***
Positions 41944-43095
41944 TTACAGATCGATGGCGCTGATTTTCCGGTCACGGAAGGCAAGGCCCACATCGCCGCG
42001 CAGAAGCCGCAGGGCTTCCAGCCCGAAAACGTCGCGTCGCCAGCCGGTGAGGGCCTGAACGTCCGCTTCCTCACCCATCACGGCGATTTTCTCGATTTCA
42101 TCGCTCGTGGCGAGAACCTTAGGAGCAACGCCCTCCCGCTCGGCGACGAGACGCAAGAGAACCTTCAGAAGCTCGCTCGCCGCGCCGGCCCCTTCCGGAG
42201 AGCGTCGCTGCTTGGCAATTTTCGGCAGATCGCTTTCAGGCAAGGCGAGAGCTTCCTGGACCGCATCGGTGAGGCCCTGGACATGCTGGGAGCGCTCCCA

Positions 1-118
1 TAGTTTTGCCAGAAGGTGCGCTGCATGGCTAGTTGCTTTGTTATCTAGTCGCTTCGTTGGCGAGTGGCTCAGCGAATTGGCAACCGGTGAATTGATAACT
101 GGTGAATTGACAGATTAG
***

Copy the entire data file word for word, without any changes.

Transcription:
Positions 41944-43095
41944 TTACAGATCGATGGCGCTGATTTTCCGGTCACGGAAGGCAAGGCCCACATCGCCGCG
42001 CAGAAGCCGCAGGGCTTCCAGCCCGAAAACGTCGCGTCGCCAGCCGGTGAGGGCCTGAACGTCCGCTTCCTCACCCATCACGGCGATTTTCTCGATTTCA
42101 TCGCTCGTGGCGAGAACCTTAGGAGCAACGCCCTCCCGCTCGGCGACGAGACGCAAGAGAACCTTCAGAAGCTCGCTCGCCGCGCCGGCCCCTTCCGGAG
42201 AGCGTCGCTGCTTGGCAATTTTCGGCAGATCGCTTTCAGGCAAGGCGAGAGCTTCCTGGACCGCATCGGTGAGGCCCTGGACATGCTGGGAGCGCTCCCA

Positions 1-118
1 TAGTTTTGCCAGAAGGTGCGCTGCATGGCTAGTTGCTTTGTTATCTAGTCGCTTCGTTGGCGAGTGGCTCAGCGAATTGGCAACCGGTGAATTGATAACT
101 GGTGAATTGACAGATTAG